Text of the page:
Sunday, September 15, 2019

Cleaning up Shediac New Brunswick a week after Dorian

Members of the yacht club approve spending $75,000 on studies before rebuilding

Gary Moore · CBC News · Posted: Sep 15, 2019 2:16 PM AT | Last Updated: 2 hours ago

About 60 boats were tossed around and tangled up by winds and waves on Saturday at the Shediac Bay Yacht Club in Shediac, N.B.

Like many parts of New Brunswick, Shediac is on the mend from Dorian's visit.

The wind wreaked havoc at the marina, leaving a tangle of boats piled into each other, after a couple of docks let go during the storm.

It's a different scene at the club a week later. All but one boat is out of the water and club members met on Saturday to discuss what to do next.

Gerry O'Brien, the manager at the Shediac Bay Yacht Club, said about 120 members of the club attended the meeting.

They discussed what engineering would need to be done before the club could move to the next step.

O'Brien said the board of directors gave presentations about what happened before and after the storm.

The members of the club voted to spend up to $75,000 for engineering studies so they can start to rebuild.

"The objective is to get something ready for next spring," O'Brien said, adding that the docks were only built in 2011 following a storm surge in December 2010.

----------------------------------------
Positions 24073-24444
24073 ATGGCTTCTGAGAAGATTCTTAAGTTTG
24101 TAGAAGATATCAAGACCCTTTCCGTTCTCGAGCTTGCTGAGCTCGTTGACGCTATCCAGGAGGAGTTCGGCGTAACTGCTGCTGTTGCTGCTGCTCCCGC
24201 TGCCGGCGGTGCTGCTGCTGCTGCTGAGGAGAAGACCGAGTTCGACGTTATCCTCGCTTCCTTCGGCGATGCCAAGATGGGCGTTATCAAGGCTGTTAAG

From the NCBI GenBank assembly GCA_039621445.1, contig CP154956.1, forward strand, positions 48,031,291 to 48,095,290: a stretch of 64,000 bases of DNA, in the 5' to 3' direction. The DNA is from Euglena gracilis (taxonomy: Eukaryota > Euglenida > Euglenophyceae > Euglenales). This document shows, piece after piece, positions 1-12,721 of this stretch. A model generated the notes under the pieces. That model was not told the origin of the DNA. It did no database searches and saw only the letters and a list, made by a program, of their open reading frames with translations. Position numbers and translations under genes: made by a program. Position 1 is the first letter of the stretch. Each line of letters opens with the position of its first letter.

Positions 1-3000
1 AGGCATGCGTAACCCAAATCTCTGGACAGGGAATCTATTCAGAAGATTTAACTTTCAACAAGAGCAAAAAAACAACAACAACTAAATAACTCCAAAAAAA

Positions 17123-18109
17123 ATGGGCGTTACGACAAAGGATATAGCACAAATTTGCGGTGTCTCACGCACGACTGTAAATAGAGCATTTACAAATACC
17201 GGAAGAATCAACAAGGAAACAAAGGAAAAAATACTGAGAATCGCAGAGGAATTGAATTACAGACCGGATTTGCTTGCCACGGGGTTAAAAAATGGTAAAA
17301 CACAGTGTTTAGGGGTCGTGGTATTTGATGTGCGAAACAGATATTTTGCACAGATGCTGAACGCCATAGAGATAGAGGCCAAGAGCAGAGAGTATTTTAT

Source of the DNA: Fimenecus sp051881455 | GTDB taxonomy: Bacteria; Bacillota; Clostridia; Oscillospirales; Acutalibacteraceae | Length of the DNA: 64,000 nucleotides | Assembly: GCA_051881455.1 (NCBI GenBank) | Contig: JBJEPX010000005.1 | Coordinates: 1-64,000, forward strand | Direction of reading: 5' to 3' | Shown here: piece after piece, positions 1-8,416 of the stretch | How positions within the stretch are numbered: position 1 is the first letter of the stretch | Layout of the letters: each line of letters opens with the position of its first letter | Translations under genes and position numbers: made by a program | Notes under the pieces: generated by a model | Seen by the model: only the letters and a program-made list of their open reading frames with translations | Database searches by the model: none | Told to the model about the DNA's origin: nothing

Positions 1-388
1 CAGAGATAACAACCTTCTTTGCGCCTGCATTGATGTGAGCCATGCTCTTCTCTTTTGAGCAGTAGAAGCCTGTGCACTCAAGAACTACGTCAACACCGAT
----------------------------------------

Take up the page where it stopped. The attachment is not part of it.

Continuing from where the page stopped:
O'Brien said the goal is open the marina on time for the start of the 2020 season in May.

It wasn't only boats that took a pounding during Dorian. Large trees toppled over in neighbourhoods not too far from the marina.

Danielle Bourque said she's fortunate that two downed trees in her front yard didn't cause significant damage to her house or her neighbour's house.

"If the tree was a little bit taller, we would've got it," Bourque said.

One of the trees landed on her next door neighbour's electrical pole and blocked the driveway. 

Bourque said it took a few days to get the trees cleaned up.

She's waiting for information about what needs to be done with a giant tree root that ripped up from the ground.

"It's going to be costly if we have to take it out of the ground. It would need a crane or something to come and pick that up."


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